Psychiatry Advisor: What is the potential role of medication in the treatment of adolescents with BPD?

Dr Sharp: Before a determination can be made regarding the utility of medication, a thorough neuropsychiatric assessment is necessary so that attention-deficit/hyperactivity disorder (ADHD) can be ruled out. If it is not present, then there is no need for medication, as mood stabilizers are not supported by a strong evidence base in BPD, which is best treated through relationally oriented psychotherapy or adapted DBT. I have seen adults with BPD who have been treated with a variety of medications since childhood, sometimes because they are treated symptomatically to stabilize moods and sometimes because they have been diagnosed with bipolar disorder. Many have been on all sorts of drug cocktails for as many as 10 years. Once a diagnosis of BPD has been established, they can begin to get effective treatment.  A well-done neuropsychiatric evaluation can save years of unnecessary and potentially harmful medications and a delay in effective treatments. If these therapies are not sufficiently effective, it might be appropriate to consider a trial with mood stabilizers or other medications.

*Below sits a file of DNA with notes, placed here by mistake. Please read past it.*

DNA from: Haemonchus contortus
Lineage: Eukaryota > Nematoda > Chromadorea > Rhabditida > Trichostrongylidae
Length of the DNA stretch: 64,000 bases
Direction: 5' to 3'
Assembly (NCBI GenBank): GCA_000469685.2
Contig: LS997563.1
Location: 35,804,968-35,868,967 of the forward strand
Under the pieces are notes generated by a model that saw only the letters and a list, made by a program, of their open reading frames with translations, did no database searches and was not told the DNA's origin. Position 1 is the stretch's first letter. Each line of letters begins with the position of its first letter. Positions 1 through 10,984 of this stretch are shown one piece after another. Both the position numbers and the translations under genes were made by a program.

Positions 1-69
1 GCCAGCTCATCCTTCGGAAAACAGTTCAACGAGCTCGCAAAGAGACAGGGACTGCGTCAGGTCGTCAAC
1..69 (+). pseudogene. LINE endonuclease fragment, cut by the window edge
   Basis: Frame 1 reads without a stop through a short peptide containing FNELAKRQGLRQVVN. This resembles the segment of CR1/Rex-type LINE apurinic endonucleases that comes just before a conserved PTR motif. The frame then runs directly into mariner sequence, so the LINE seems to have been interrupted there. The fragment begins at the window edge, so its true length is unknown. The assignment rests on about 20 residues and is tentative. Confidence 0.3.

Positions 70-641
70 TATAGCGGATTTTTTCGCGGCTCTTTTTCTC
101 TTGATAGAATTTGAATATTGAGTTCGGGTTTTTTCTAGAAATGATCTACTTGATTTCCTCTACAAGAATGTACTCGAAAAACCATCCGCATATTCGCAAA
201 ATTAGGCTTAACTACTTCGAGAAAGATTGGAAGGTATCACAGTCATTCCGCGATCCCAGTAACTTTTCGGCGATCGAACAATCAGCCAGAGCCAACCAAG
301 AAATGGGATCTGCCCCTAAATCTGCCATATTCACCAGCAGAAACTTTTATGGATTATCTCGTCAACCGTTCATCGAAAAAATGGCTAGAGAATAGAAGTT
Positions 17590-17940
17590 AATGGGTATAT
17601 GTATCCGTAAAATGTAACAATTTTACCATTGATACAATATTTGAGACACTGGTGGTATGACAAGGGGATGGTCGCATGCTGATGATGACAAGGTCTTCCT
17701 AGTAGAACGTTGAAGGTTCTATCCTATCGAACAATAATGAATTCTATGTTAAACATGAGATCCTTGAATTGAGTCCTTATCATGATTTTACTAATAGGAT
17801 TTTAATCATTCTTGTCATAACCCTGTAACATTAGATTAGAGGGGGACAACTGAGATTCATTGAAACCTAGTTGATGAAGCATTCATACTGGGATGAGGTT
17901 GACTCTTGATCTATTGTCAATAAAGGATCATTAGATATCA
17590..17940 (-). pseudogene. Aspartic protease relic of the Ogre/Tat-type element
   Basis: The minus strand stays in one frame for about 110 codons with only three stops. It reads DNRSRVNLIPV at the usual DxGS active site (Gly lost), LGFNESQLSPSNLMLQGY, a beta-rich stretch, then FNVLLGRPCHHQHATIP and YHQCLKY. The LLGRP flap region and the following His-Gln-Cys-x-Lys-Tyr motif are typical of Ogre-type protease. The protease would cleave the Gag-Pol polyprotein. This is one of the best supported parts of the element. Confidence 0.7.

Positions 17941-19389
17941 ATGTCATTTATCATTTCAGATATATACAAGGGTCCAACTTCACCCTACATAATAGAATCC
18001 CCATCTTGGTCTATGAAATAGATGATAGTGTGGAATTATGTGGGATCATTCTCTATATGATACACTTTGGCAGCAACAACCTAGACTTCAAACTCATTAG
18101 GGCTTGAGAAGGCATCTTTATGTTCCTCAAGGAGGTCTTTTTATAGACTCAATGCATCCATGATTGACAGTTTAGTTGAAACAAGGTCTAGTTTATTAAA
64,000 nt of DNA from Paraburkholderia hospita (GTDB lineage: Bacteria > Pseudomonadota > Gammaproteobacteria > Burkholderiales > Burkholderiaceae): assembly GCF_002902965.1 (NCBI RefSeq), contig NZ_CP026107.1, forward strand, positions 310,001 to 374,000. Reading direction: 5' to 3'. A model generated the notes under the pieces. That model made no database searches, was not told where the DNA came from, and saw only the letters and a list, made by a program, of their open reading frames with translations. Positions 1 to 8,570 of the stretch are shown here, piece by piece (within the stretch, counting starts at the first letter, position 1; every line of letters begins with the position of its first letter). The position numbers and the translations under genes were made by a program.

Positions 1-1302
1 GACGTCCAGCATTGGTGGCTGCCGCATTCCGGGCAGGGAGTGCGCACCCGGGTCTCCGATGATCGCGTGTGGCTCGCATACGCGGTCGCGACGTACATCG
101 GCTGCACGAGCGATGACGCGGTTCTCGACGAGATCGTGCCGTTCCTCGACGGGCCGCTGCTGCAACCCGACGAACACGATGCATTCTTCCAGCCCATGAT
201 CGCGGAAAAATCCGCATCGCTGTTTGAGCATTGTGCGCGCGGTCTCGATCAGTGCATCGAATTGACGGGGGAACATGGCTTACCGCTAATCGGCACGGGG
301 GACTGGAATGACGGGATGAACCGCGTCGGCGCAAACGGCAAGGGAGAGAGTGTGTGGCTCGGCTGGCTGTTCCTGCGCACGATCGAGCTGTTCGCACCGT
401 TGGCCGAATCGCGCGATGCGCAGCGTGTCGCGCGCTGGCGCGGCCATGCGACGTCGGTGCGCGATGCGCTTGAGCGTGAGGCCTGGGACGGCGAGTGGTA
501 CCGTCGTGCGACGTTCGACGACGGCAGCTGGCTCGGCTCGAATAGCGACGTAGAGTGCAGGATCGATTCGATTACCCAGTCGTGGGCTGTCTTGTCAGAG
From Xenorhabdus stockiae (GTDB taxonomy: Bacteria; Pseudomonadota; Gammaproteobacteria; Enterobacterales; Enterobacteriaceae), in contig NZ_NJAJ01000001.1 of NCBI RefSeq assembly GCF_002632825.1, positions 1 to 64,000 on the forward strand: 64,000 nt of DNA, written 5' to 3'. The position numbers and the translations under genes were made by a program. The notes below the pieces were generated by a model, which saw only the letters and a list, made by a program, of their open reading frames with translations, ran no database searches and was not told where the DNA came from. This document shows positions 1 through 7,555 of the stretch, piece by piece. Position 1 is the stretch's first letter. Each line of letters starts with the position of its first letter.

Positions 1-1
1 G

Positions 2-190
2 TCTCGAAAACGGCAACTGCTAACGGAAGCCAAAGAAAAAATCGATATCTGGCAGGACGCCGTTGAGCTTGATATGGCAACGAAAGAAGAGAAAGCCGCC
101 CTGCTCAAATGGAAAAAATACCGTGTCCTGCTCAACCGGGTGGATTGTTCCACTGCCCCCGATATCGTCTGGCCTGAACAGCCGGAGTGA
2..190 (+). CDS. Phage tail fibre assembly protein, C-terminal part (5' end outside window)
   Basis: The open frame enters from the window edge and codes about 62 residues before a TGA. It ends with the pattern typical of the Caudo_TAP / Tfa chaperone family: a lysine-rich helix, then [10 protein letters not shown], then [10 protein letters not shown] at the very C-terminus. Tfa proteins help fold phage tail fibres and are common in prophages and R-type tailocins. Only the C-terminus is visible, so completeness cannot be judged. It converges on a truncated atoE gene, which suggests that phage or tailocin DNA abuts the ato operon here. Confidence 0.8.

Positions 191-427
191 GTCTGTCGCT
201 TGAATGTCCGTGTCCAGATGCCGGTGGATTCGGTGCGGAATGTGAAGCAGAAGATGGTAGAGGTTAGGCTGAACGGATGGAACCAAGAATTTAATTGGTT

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Psychiatry Advisor: What suggestions do you have for practicing psychiatrists and other healthcare professionals who may be presented with these patients?

Dr Sharp: It is critically important to assess children and adolescents presenting with symptoms suspicious of BPD to assess for personality problems. The youth’s actual behaviors, verbal and nonverbal, in the interaction with the examiner are valuable sources of information.2 The Personality Assessment Interview (PAI) is a useful tool.

If evidence of BPD is found, I would not refer to it as a “disorder” prior to age 12. We do not have enough data to make that type of definitive diagnosis. I would suggest explaining to parents that these can be early signs of maladaptive traits, meaning that the child is engaging in behaviors that could develop into a personality disorder in the future. I would recommend age-appropriate DBT group or emotional regulation-focused work. MBT is particularly helpful for little ones because it makes use of the therapeutic relationship.

For a child older than age 12, I would explain to parents that their child meets criteria for BPD. I would emphasize that this does not necessarily point to a lifetime disorder and that it waxes and wanes like depression and anxiety. It important to name and destigmatize the disorder and to direct parents to appropriate therapies.